July 2021 — Volume 11, No. 6
Dear Friends,
We hope you’re enjoying your garden on hot summer days and that it is providing a cool respite! In this issue, we’ll explore some of the summer garden tasks coming up in July and offer suggestions for some local day trips. Also, we’ll introduce some of our new PBOG staff members.
Our Main Task in July: Summer Pruning
This article is reprinted from our July 2018 newsletter and is still timely today!

Now is the time for summer pruning of all your spring blooming shrubs or your evergreens that were not pruned in early spring. Once the flowers fade, new growth can arch out in odd ways. If new needles and leaves have "hardened off" on evergreens, meaning thickened up and darkened in color, we can prune with our hand pruners.

We work to restore a naturalistic look to the plants such as azaleas, rhododendrons, lilacs, winterberries, viburnums, weigelas, hollies, boxwoods, and small trees such as crabapples and Japanese maples. One goal is to open up air circulation, creating more space for each branch and leaf to photosynthesize. This practice also helps reduce incidence of disease and pest outbreaks. We remove deadwood, broken and crossing branches when encountered, picturing in our minds the future growth habit of the wood we choose to keep intact.

Our Operations Manager, Kimberly Kuliesis, is happy to schedule a pruning visit. Email at: [email protected]
Plant Pick: Cooling Blue Flowers
Most of us love the color blue and appreciate its cooling effects during the heat of July and August. Blue plants are most effective in dappled light shade, as their color may recede in full sun. The shade factor will also help to prolong bloom.
Image of lacecap hydrangea
Lacecap Hydrangea
Image of Lily of the Nile
Lily of the Nile
Image of Campanula trachelium
Campanula trachelium
Image of Meehania cordata
Meehania cordata
Image of Ageratum houstonianum
Ageratum houstonianum
Image of Salvia ‘Victoria Blue’
Salvia ‘Victoria Blue’
Day Trips to Find Blue Flowers in July
Here are two of my favorite places to visit in summer:

The Isabella Stewart Gardner Museum’s Courtyard is a cooling vision in blue and white all month. Hydrangeas are especially impressive. If you can’t get enough of blue hydrangeas, be they mophead or lacecap, this is the spot for you.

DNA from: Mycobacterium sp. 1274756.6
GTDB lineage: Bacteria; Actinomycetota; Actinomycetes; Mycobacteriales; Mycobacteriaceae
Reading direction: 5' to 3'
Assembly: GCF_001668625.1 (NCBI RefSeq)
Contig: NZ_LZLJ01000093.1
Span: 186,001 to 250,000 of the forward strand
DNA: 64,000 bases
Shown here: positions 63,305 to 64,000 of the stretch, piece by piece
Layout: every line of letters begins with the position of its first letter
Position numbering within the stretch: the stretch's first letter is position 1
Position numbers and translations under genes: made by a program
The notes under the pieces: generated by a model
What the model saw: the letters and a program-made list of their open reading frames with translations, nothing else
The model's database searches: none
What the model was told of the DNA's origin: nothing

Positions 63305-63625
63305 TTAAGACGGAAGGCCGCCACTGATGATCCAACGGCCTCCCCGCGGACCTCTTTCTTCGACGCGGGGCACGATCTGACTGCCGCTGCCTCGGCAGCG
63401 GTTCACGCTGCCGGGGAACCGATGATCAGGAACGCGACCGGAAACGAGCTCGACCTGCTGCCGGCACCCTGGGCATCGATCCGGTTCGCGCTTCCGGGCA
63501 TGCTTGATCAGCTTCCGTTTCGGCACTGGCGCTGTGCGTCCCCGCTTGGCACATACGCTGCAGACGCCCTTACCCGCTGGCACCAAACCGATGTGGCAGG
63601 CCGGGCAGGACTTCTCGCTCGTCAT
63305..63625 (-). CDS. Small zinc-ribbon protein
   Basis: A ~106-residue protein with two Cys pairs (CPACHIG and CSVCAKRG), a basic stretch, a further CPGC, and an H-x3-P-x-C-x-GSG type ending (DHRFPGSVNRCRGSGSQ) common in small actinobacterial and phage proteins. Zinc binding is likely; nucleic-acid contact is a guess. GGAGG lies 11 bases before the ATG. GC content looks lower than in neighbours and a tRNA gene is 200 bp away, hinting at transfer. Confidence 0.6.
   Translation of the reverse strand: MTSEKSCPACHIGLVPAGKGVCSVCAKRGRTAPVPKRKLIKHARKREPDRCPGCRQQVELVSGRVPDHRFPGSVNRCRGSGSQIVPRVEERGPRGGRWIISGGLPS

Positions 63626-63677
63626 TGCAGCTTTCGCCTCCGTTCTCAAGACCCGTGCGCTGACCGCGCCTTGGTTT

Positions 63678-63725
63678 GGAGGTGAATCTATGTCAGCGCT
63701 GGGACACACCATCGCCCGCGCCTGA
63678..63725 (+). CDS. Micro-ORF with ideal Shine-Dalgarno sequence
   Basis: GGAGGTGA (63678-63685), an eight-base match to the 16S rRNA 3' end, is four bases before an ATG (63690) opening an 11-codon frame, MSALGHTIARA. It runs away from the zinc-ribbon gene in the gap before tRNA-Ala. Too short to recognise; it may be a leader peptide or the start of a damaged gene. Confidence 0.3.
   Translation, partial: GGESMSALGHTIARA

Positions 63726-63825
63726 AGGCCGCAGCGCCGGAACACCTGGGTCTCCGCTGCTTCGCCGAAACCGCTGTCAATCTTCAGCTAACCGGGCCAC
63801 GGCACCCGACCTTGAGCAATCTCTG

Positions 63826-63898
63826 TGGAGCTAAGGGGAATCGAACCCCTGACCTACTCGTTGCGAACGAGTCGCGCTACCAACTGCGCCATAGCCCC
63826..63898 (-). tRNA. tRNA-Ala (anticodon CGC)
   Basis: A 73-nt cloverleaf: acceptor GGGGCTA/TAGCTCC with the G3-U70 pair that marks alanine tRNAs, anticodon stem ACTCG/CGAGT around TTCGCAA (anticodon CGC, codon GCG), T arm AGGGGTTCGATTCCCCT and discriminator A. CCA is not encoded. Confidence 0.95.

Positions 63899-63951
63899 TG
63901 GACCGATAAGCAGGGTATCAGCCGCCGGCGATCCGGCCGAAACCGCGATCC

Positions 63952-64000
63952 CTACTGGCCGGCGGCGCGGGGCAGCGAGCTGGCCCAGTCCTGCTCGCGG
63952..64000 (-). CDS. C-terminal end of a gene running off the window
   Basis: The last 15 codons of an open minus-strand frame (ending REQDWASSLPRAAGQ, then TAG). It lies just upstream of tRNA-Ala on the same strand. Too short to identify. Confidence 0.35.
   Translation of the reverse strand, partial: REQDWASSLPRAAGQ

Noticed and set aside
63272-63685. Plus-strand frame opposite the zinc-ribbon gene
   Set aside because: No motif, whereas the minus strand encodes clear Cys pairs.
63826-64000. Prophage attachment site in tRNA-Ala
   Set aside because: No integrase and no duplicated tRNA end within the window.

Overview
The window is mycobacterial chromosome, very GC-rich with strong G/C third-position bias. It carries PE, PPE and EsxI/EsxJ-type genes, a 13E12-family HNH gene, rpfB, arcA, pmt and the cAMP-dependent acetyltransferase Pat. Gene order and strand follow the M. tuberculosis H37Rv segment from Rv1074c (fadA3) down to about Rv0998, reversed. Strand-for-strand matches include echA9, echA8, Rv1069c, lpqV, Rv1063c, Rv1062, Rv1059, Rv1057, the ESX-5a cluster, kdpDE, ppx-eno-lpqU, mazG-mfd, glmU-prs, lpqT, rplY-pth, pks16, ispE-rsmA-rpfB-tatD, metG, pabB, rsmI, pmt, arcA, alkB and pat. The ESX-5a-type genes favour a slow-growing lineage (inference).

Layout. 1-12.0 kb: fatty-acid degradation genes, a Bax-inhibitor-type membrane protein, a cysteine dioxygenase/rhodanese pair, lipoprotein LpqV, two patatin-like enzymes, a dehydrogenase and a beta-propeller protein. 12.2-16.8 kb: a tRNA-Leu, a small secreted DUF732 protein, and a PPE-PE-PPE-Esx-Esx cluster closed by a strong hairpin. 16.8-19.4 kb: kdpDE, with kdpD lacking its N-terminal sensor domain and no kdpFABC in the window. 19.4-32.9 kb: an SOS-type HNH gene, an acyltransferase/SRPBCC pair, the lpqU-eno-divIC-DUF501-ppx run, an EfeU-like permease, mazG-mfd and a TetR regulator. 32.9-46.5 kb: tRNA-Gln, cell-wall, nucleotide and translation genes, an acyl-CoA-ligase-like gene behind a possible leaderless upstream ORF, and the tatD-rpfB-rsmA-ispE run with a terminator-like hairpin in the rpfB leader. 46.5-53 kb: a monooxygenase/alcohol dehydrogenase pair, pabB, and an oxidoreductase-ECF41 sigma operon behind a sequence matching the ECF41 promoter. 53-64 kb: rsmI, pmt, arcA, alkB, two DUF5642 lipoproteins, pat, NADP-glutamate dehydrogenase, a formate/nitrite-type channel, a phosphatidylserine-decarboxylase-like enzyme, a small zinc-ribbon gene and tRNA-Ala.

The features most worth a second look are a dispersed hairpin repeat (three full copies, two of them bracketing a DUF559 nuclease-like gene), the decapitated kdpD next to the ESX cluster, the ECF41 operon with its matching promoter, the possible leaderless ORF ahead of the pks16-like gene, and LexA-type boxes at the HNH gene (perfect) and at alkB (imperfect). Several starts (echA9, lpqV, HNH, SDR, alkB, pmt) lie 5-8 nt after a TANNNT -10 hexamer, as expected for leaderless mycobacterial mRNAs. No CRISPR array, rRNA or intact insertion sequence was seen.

Advanced ticketing required

A historic garden built to showcase blue flowers was restored in Newport, 2012-14. You can visit this Frederick Law Olmsted, Jr. designed garden on Thursdays in summer by pre-paid reservation. Included is a guided tour by Sarah Vance, Landscape Architect and Curator. Slip into another world and make a visit now!

What’s Wrong with my Plant?
Swiss Chard and Spinach - mottled young leaves that curl and wrinkle, then turn tan/yellow.
  • Answer: Beet leaf miner damage
  • Remedy: Remove damaged leaves quickly and do not compost. You can eat any undamaged leaves. Since larvae feed inside the leaves, sprays are not effective. Next year, rotate this crop and cover young seedlings with row covers to exclude the adult fly that lays its eggs early on these leafy crops.
Image of beet leaf miner damage
Beet leaf miner damage
Heliopsis - upper stems covered with large red aphids
  • Answer: Dry soil and lack of air circulation encourage this pest/plant combination. 
  • Remedy: Topdress your plants with compost this fall! Rub stems with paper towel sprayed with Safer’s Insecticidal Soap to remove aphids. Beware of spraying this solution if temperatures are above 80 degrees - you will burn the plant! For longer-term control, plant aromatic companions such as lemon balm, dill, fennel, or yarrow nearby.
Image of red aphids
Red aphids
Basil - powdery grey substance beneath leaves, dark streaks on stems, yellowing leaves
  • Answer: Powdery mildew, usually found on plants purchased at large greenhouses
  • Remedy: Discard plants. Try sowing your own seeds in fresh potting soil, as they germinate quickly in hot weather. Be careful of your watering regime - mulch plants, even potted ones, and do not let water splash up onto leaves. For a complete resource, University of Maryland Extension has this link:  https://extension.umd.edu/resource/downy-mildew-basil